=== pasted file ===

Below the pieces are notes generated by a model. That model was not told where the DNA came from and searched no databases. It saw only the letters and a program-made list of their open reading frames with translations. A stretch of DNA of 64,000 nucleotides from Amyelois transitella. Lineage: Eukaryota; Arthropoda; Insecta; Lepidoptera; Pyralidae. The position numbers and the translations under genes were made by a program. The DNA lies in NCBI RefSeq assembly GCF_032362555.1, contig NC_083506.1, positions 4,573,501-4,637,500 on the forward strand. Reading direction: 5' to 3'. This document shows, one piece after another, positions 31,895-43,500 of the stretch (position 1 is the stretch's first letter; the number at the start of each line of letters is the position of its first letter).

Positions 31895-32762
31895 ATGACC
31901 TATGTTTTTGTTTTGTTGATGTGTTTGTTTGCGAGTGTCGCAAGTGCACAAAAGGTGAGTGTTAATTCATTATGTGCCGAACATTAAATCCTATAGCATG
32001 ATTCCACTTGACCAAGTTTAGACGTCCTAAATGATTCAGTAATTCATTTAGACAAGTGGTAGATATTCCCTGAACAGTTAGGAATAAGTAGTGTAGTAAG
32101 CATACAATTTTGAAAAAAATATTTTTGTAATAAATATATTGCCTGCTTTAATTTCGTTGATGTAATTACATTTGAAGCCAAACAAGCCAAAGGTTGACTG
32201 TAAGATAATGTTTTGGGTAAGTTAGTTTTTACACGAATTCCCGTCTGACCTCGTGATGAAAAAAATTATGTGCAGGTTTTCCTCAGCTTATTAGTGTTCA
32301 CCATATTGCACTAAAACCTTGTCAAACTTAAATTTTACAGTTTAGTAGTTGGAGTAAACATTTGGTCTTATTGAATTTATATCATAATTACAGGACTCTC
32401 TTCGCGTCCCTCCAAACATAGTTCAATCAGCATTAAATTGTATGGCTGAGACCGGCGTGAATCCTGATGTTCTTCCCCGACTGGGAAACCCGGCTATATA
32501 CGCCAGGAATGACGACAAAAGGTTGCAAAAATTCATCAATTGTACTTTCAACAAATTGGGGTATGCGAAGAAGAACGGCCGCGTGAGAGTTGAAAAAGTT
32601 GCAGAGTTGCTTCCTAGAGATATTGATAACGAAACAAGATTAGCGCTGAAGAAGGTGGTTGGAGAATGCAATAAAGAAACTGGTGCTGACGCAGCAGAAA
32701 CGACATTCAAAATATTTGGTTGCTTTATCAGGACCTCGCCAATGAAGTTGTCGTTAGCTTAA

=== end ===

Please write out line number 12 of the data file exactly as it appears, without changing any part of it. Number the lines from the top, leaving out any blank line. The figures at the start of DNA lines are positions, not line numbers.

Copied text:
32701 CGACATTCAAAATATTTGGTTGCTTTATCAGGACCTCGCCAATGAAGTTGTCGTTAGCTTAA